A wonderfully witchy picture book that cleverly handles a protagonist who’s too nervous to talk – I loved this sweet and heart-warming story!
Book: Wanda’s Words Got Stuck by Lucy Rowland, illustrated by Paula Bowles
Read before: No
Publication date: 3rd September 2020.
Ownership: Review copy sent free of charge by Nosy Crow Books. All opinions my own.
You should know by now that I’ll never turn down the chance to review something cute and witchy in any age range, and Wanda’s Words Got Stuck is exactly my cup of tea! This is a sweet story of a little witch who is too nervous to speak, preferring to remain silent even when those around her are chatting, shouting, or casting spells – but when her best friend Flo gets into trouble at the school magic contest, can Wanda find the words to save her? Written by a speech and language therapist, this book explores the difficulty Wanda has with her anxiety around speech in a really wonderful way, offering a fun and exciting story with a strong theme of acceptance, and a rollicking rhyming rhythm.
This is one of my favourite picture books I’ve read as an adult! The story is a delight to read aloud, with faultless rhythm and rhyme. It’s slightly more complex than some picture books, with some vocab that may be a little unusual, but nothing too strenuous. There’s lots of fun formatting, with loud words popping up large and bold, and plenty of dramatic pauses, so you can really get into the excitement listening to it. The illustrations are lovely – a warm, scribbly style that feels really vibrant and alive – and I loved the little details of the witches’ classroom, filled with jars of dragon droppings and sunbeams, cauldrons, pegs with hanging cloaks, and even adorable spiders (fellow arachnophobes, fear not, they are genuinely cute). The characters are nicely diverse, and even the unnamed ones have a really clear sense of personality, but best of all is Wanda herself. Her expressions are fantastic – from determination to overwhelming anxiety to friendliness, it’s always easy to see what Wanda is thinking (which in itself, cleverly backs up the book’s theme that ‘sometimes you don’t need words at all’).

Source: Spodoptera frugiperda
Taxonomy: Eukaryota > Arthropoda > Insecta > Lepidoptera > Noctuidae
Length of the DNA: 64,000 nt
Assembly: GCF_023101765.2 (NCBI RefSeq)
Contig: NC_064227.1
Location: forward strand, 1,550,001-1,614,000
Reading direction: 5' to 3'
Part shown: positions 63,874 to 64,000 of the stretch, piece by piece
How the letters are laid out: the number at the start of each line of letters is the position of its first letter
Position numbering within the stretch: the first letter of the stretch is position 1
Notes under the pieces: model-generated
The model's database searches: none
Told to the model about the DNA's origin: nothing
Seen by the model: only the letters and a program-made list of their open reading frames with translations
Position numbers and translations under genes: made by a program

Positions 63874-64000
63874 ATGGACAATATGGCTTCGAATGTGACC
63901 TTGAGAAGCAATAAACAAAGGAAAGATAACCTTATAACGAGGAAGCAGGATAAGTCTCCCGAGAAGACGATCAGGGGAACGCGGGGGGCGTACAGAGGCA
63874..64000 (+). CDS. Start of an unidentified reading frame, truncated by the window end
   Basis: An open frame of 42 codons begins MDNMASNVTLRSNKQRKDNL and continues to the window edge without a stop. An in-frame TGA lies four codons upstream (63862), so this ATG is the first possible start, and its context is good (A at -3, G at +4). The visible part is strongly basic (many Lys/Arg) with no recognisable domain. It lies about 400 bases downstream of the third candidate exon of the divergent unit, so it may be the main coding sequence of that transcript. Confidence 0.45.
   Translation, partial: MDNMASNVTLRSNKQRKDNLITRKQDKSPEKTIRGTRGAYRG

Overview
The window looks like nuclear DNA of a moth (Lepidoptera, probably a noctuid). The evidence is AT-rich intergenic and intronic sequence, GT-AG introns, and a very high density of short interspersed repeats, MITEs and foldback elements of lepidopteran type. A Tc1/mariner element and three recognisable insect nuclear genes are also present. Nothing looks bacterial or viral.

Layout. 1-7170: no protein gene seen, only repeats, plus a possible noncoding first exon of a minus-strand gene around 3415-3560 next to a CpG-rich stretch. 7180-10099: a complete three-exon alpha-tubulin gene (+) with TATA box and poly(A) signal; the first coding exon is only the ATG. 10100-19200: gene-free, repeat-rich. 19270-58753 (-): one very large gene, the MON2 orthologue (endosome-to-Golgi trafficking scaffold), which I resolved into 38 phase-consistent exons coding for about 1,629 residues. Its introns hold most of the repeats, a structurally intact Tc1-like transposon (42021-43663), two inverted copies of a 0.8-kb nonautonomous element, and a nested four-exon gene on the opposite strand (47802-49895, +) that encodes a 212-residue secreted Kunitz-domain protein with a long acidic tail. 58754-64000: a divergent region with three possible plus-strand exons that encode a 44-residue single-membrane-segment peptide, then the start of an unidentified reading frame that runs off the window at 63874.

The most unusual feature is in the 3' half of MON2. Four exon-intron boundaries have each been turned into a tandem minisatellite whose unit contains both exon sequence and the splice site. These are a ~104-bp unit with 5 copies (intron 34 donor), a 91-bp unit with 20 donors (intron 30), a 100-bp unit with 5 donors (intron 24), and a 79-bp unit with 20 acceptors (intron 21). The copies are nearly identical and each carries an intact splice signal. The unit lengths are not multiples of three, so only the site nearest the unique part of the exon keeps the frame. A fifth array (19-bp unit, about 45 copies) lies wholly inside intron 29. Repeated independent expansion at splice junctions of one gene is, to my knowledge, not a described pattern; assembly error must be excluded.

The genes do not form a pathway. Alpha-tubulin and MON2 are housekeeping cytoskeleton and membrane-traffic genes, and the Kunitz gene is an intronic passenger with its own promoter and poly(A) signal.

It’s a gentle and accepting book – Wanda’s quietness is never made into an issue. She’s not labelled as having any particular diagnosis or speech issue, nor do the teacher or other children give her a hard time about her reluctance to speak. She’s shown as being perfectly capable of making friends even if she doesn’t speak, which is lovely. She just is how she is, and though she feels nervous when she has to speak, she certainly isn’t under any outside pressure to ‘fit in’ by being noisy! Though the underlying plot is about accepting your quirks rather than fixing them, it certainly isn’t dull. There’s plenty of excitement, with the magic contest offering an ever-increasing array of animals which leap to life on the page. The lion and the dragon are vivid and thrilling, especially in how bright they are and how much of the page they take up! The threat of the dragon really makes the stakes feel high, which is a great way to show how nerve-wracking speaking up can be for shy children or those with speech issues. The resolution is lovely, too – Wanda learns that she can speak up when it’s necessary, but that it’s totally fine if she’s quiet when she wants to be. It’s really touching how she is able to accept her own quietness by the end of the book, helped hugely by the loving acceptance of those around her.
I just really loved this one, and am going to look forward to it every time it comes out to be read. It’s so easy for a book about ‘issues’ to be a bit heavy-handed, but this one is subtle, sweet, and quietly effective, with a lovely theme tied up in an exciting story. I’m definitely going to be recommending this one to anyone who asks! Five out of five (witch’s) cats!